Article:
Coleman op-ed exposes how powerful corporations contribute to childhood obesity and asthma
Heather Coleman co-authored an op-ed in the Boston Globe emphasizing how corporations pair marketing with lobbying to remain unregulated. The article states:
"With 1 in 5 children in the United States now qualifying as obese, recently released recommendations from the American Academy of Pediatrics highlight the enormous downstream consequences for these children, including increased risks for diabetes, heart disease, high blood pressure, and mental health concerns. While the 73-page document discusses the impacts of neighborhood, family and home, and genetics on the risk of childhood obesity, there is little mention of the corporations that have contributed to the surging rates of obesity in our country. Similar to other public health threats, this tracks with a long history of corporations pairing deceptive marketing with powerful lobbying influence to shift the blame and responsibility on consumers, and ensuring that politicians don’t regulate them.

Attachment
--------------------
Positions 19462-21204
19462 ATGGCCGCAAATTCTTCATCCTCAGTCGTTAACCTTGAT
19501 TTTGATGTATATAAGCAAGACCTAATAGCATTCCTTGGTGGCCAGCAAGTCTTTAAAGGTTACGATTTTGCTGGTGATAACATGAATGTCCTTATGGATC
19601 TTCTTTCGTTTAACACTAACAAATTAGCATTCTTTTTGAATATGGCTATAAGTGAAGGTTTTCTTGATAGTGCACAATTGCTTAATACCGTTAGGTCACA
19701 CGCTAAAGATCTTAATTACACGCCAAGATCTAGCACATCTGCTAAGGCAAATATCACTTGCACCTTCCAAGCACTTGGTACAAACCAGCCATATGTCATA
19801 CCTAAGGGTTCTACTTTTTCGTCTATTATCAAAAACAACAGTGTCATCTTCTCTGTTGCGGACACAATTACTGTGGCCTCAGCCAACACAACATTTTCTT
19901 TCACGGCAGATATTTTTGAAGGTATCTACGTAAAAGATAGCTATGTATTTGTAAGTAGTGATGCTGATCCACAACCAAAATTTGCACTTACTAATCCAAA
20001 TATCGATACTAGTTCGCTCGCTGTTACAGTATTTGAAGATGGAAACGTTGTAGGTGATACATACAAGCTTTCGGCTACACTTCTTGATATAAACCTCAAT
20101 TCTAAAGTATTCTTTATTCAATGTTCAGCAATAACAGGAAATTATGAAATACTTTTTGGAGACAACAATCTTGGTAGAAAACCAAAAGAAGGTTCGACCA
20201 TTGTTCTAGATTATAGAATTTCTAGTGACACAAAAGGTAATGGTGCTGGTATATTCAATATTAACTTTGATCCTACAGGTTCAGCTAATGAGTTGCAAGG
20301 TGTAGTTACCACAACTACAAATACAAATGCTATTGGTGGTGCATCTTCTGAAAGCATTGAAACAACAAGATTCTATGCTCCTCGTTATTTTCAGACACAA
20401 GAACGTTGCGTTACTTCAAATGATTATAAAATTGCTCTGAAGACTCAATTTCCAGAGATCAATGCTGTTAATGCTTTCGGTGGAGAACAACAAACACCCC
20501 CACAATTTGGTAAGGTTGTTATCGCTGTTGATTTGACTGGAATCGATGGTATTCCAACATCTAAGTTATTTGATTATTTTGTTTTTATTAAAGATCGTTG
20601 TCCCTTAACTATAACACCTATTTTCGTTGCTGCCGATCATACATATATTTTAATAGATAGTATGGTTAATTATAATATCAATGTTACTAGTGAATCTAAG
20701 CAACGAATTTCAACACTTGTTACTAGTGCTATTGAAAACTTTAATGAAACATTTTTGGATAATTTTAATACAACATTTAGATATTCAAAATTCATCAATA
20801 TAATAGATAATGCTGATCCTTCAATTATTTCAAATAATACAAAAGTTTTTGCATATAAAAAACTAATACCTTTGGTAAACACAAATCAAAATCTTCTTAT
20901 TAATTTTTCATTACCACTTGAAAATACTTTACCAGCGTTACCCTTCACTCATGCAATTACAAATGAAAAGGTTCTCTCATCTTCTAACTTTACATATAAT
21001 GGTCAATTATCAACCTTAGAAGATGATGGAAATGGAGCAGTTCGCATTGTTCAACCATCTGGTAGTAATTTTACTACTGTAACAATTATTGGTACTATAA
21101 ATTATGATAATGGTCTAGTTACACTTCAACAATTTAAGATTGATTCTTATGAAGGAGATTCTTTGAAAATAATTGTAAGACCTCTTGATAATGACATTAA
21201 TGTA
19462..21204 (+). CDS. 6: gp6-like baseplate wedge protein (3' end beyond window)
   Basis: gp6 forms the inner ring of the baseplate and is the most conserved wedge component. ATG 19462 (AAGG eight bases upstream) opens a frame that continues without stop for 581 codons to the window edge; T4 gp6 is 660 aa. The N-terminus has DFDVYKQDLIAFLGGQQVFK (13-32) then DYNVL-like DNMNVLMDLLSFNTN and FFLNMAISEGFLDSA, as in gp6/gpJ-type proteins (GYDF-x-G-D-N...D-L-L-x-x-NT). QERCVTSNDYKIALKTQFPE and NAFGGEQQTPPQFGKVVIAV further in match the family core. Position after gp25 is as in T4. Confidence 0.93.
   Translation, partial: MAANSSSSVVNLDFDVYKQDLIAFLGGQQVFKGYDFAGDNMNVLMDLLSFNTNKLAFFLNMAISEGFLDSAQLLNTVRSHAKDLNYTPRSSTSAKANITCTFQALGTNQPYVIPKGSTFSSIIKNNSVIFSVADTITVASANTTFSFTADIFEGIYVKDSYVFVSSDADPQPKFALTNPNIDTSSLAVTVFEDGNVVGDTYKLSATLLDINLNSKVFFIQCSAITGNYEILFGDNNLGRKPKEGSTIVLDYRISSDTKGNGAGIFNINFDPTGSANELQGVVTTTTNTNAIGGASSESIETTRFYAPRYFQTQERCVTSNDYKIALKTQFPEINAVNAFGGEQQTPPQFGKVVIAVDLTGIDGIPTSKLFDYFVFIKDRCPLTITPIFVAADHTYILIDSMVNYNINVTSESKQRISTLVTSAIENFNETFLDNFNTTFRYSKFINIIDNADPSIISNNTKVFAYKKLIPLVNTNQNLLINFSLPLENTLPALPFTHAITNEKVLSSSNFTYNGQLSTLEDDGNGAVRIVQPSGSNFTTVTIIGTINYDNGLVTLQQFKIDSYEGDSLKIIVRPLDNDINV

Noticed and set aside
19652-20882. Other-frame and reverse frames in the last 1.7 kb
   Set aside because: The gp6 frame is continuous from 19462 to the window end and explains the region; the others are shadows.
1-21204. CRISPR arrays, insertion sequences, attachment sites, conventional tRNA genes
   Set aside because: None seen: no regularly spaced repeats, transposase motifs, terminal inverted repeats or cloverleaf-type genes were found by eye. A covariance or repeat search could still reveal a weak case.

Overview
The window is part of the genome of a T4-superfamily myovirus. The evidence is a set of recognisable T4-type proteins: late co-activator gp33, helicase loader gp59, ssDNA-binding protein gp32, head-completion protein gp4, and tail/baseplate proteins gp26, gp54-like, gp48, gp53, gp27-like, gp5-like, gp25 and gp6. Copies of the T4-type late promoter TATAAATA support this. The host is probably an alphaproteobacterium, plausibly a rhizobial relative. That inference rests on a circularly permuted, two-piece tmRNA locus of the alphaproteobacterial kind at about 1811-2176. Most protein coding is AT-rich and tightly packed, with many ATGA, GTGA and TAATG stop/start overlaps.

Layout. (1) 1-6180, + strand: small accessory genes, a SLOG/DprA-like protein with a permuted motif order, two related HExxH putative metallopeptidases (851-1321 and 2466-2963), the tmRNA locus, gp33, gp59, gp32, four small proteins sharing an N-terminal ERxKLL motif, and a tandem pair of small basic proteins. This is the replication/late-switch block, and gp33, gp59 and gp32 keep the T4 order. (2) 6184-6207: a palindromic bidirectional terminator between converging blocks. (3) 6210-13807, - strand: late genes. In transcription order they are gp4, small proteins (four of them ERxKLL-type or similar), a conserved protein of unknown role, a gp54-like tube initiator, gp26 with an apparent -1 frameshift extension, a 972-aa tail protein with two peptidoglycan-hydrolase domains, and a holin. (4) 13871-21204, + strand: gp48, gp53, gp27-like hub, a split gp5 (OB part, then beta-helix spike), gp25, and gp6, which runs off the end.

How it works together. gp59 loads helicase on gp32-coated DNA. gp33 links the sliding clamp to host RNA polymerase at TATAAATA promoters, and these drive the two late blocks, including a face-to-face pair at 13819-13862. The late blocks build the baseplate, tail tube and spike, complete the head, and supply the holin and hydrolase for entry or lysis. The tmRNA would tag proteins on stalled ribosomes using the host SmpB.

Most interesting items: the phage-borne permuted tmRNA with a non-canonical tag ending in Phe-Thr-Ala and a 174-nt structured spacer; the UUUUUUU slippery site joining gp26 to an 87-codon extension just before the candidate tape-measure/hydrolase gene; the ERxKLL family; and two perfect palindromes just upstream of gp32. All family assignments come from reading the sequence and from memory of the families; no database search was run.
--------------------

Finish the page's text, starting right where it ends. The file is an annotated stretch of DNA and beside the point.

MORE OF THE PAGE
While rising rates of childhood obesity are correlated with many factors, one clear driver is added sugars and fats in processed foods that are cheap and directly marketed to children and families. For example, the American Heart Association recommends that children consume no more than 25 grams of added sugar per day; the average serving of chocolate milk contains 24 grams of added sugar, meeting a full day’s limit in a single carton. Yet, owing in part to years of lobbying from dairy industry groups, chocolate milk continues to be on the menu in public schools across the country."